ADP023N – Advocacy: Practice Beyond Aesthetics
Supervised by Henrik Rothe the Advocacy is covering revision of RIBA work stages and their interpretation, PEDR, the role of the Professional Studies Advisor, RIBA and ARB codes and what it might mean to be ‘professional’.
The introductory panel presentation by Robert Mull on ‘Duty of Care’ was followed by lectures on planning policy general + Design for London, forms of procurement/building contracts, risk assessment (running a practice/project), ‘Contemporary Debates in Architecture’ by Will Hunter and ‘After the Olympics’ by Graeme Sutherland.
Students were asked to write a 3,000-word essay about their understanding of ‘Duty of Care’ and the role of the architect in the design process.
Fiona McDonald took on architecture and the built environment as something that has an impact on all our daily lives but it is the one thing we generally don’t learn about. Working directly with built environment professionals is an enlightening way to engage and inspire young people to learn more about the world around them. There is no substitute for direct experience of good design and learning THROUGH and ABOUT exemplary architectural design.
William Le Gresley critically reflected upon the architect’s duty of care to the craftsman/builder. At its core it focuses on quality in built construction and highlights the responsibility of both the architect and craftsman/ builder in achieving this. Reference was made to Piers Taylor of Invisible Studio and Jeremy Estop of MJP Architects. Both were interviewed for this paper and provided valuable insight into current legislation and practice. The paper seeks to endorse modes of practice that value and give credence to craft in architecture.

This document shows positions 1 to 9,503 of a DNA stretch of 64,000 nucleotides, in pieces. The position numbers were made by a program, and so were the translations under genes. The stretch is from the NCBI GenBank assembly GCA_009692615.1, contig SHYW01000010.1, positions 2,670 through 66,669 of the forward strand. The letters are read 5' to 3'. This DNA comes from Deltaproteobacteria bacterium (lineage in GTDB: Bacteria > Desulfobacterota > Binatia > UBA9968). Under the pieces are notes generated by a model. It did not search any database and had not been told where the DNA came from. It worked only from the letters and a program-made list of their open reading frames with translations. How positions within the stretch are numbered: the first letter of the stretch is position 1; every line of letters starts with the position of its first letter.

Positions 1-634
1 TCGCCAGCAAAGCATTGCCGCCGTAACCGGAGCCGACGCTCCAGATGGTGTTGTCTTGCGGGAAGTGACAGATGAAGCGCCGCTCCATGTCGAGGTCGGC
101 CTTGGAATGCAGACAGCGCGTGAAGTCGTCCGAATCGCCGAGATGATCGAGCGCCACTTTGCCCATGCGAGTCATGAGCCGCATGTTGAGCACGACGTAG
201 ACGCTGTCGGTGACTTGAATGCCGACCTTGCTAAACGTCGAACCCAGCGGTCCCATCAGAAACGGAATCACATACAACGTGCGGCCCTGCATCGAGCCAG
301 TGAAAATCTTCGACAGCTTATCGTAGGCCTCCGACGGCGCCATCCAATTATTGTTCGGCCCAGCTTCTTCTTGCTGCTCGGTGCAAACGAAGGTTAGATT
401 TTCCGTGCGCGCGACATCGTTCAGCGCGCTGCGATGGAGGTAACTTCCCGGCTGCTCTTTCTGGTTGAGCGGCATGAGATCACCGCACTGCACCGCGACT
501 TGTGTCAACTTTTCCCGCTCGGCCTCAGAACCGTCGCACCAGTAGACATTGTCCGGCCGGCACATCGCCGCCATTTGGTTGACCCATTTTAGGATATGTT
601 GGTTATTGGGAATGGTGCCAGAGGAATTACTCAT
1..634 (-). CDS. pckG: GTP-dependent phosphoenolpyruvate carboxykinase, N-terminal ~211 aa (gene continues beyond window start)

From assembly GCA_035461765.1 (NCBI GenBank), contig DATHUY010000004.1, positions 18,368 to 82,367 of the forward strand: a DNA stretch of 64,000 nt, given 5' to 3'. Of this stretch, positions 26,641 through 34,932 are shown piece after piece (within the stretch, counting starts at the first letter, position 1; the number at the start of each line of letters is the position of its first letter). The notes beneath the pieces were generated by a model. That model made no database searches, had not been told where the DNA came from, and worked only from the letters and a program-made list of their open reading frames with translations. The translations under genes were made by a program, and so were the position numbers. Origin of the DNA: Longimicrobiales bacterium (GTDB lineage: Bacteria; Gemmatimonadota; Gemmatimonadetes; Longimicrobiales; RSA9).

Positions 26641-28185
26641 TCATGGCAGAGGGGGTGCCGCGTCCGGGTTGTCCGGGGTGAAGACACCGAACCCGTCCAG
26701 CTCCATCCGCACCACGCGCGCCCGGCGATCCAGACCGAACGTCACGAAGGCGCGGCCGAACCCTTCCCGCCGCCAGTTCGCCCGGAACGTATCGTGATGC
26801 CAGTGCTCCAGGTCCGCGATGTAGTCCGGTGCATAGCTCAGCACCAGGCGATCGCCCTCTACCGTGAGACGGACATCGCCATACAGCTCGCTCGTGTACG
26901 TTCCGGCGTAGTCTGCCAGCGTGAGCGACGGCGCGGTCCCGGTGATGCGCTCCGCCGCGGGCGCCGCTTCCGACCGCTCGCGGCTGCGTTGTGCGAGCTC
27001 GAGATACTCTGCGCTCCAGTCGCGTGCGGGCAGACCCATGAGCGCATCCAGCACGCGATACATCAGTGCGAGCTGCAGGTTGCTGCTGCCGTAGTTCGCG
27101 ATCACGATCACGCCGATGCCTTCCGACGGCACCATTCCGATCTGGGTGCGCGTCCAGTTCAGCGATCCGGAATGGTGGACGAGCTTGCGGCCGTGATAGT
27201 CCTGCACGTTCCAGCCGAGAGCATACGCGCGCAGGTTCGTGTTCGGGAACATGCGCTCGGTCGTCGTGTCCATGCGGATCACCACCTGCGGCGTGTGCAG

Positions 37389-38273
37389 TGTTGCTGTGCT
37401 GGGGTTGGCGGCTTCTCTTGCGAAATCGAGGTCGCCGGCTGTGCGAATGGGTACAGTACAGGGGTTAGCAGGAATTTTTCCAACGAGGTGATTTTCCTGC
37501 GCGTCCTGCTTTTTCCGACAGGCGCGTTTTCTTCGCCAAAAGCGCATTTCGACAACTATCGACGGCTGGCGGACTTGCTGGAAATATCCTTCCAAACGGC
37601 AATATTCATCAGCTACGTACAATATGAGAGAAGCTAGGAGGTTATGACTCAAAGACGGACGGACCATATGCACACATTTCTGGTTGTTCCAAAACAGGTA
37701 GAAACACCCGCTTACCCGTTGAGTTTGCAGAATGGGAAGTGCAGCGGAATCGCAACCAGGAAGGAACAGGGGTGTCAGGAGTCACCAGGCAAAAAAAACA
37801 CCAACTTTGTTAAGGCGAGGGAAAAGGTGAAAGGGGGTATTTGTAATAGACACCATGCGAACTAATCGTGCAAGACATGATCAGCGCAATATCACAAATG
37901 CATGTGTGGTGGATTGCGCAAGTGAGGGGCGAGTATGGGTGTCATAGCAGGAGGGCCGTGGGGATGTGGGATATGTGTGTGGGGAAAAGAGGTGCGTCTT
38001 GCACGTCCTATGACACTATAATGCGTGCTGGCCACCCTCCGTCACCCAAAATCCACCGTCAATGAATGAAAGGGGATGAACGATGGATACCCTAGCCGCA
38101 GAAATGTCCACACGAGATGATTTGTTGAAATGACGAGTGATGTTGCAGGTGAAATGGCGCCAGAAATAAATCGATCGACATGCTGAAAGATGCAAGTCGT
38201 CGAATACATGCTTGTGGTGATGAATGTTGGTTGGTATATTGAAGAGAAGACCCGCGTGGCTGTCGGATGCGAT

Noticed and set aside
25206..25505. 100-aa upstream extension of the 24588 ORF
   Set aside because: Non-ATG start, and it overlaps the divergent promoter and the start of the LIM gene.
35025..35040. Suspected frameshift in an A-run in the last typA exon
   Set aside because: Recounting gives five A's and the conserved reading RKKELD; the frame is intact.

Megan McKeever wrote on the role of the architect to be redefined as changing requirements in society force the profession to rethink its value and what type of architecture is produced as the architect changes for whom they are designing for?
James Pang looked into London housing, a developer’s city – and the architect’s role in private development housing
Eleanor Lygo speculated on Pro bono architecture and its less exotic counterpart Architecture for free are two acts which seemingly co-inside yet translate to two different meanings. In its most idealistic sense the first is geared towards the construction of the public good, architects donating their skills and services for free to those who are unable to afford it.
Karl Lenton formulated his own vision of about HOW TO BE A HAPPY ARCHITECT.
Inspiring conversation arose form all those topics speculating on the student’s first professional engagements after successfully completing the Architecture course at London Metropolitan University, Cass Faculty of Art, Architecture and Design.